Romeo and Juiet

Topics: Romeo and Juliet, William Shakespeare, Characters in Romeo and Juliet Pages: 3 (934 words) Published: May 23, 2013
Fate was a great asset in Shakespeare’s play’s, especially Romeo and Juliet, because it made the plays more tragic in a way, because you get the feeling that because Romeo especially and Juliet had showed signs of knowing what was going to happen, it became all more tragic when they fell into fates trap, as it were. There were many examples of fate in the play, sometimes only one liners , but whenever there was a bit of fate said, it was said in a kind of trance. It was a great skill Shakespeare showed in his plays, when showing fate, as in most plays or books if there is fate shown, the Author ends up switching between tenses, making up a strange character, or having a narrator, not a character saying it. The fact that Shakespeare actually showed fate via the characters was a Great skill. Often at the time, some of these metaphorical and literary devices were lost, in translation sometimes, but these devices that he used, showed his true knowledge.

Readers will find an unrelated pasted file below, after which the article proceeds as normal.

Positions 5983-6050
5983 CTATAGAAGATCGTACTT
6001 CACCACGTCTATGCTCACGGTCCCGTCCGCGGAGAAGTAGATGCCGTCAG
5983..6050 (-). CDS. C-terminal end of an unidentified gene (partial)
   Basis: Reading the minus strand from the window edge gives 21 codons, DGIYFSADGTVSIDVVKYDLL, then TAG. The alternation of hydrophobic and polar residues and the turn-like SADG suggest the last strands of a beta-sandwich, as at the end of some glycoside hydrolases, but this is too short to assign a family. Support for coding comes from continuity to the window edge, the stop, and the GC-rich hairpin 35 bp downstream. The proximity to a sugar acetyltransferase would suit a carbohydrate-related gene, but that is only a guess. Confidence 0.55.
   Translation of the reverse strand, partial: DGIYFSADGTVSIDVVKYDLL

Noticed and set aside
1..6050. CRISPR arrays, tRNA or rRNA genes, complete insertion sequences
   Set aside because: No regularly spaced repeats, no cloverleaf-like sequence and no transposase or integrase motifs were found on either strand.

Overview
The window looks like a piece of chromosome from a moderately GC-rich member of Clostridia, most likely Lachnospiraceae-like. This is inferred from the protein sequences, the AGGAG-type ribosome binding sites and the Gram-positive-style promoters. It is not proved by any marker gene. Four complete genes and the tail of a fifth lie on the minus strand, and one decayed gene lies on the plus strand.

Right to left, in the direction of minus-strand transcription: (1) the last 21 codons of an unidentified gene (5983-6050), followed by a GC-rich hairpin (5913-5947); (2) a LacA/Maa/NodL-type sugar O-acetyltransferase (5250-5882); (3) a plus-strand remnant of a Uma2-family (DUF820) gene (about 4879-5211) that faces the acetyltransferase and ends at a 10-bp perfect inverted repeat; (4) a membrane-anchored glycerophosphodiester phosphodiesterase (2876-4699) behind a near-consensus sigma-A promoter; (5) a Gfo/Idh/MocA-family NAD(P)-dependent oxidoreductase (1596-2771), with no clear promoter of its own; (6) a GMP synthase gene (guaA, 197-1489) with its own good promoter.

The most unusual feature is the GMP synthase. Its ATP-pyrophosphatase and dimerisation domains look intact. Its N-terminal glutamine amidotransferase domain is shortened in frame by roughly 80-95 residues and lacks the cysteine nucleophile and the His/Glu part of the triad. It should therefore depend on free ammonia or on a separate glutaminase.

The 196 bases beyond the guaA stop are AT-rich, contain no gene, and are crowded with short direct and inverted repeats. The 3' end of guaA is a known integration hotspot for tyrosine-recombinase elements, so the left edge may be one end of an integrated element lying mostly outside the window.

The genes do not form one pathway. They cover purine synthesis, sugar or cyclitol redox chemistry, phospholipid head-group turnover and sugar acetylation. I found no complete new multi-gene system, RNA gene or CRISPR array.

In the play Romeo and Juliet there Are many examples of fate, but for me the way Shakespeare really shows his fate in the play by 2 main significant characters, they are; Friar Laurence, Romeo, Juliet and to a certain extent Benvolio. To show link this idea of fate with the main idea of the story, was to link it up with god, a lot of the reason that the play was and still is considered to be very tragic because of the loss of faith by Romeo and Juliet, although Romeo was the only person who actually said anything bad about god, but Christians see committing suicide and going into despair, as losing faith. God is supposed to be the light, the light which stops you from going into despair and committing suicide.

William Shakespeare showed fate from the off, in fact the prologue is just fate, the prologue is supposed to help the audience capture the main things that were happening because sometimes a play goes so quickly. They are telling you what happens, or the main story line, but you, as the audience, still...
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